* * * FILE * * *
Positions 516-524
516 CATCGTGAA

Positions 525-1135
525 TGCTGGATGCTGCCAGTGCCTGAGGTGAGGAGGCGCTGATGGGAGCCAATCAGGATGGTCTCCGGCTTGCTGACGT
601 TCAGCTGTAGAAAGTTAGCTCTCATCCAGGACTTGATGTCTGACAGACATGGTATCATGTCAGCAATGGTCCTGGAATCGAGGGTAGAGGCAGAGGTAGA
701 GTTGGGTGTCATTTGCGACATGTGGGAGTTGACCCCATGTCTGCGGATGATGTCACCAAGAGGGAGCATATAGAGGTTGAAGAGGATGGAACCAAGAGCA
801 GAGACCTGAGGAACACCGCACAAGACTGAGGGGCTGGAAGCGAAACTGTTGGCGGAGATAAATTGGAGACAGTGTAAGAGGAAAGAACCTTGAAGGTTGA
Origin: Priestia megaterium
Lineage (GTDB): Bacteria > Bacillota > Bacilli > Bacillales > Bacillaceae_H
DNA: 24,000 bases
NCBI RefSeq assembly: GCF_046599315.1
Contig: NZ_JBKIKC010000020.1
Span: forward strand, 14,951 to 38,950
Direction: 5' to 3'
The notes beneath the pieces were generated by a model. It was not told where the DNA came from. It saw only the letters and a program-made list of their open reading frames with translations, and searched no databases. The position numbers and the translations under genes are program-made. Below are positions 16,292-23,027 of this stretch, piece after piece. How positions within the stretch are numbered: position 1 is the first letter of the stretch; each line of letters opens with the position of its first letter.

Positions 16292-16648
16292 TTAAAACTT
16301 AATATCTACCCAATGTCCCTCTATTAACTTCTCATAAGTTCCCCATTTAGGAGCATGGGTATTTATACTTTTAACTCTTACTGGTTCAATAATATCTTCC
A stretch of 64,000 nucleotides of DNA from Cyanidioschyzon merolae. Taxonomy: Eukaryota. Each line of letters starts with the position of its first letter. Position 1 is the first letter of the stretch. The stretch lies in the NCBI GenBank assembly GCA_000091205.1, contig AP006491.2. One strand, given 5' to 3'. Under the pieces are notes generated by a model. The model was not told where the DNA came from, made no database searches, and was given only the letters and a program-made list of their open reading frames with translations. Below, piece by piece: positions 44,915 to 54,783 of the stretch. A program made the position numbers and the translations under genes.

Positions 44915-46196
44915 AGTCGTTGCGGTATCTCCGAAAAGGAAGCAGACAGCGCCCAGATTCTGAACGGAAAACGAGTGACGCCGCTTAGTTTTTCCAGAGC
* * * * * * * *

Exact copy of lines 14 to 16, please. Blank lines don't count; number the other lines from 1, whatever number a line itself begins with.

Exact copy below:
Direction: 5' to 3'
The notes beneath the pieces were generated by a model. It was not told where the DNA came from. It saw only the letters and a program-made list of their open reading frames with translations, and searched no databases. The position numbers and the translations under genes are program-made. Below are positions 16,292-23,027 of this stretch, piece after piece. How positions within the stretch are numbered: position 1 is the first letter of the stretch; each line of letters opens with the position of its first letter.

Positions 16292-16648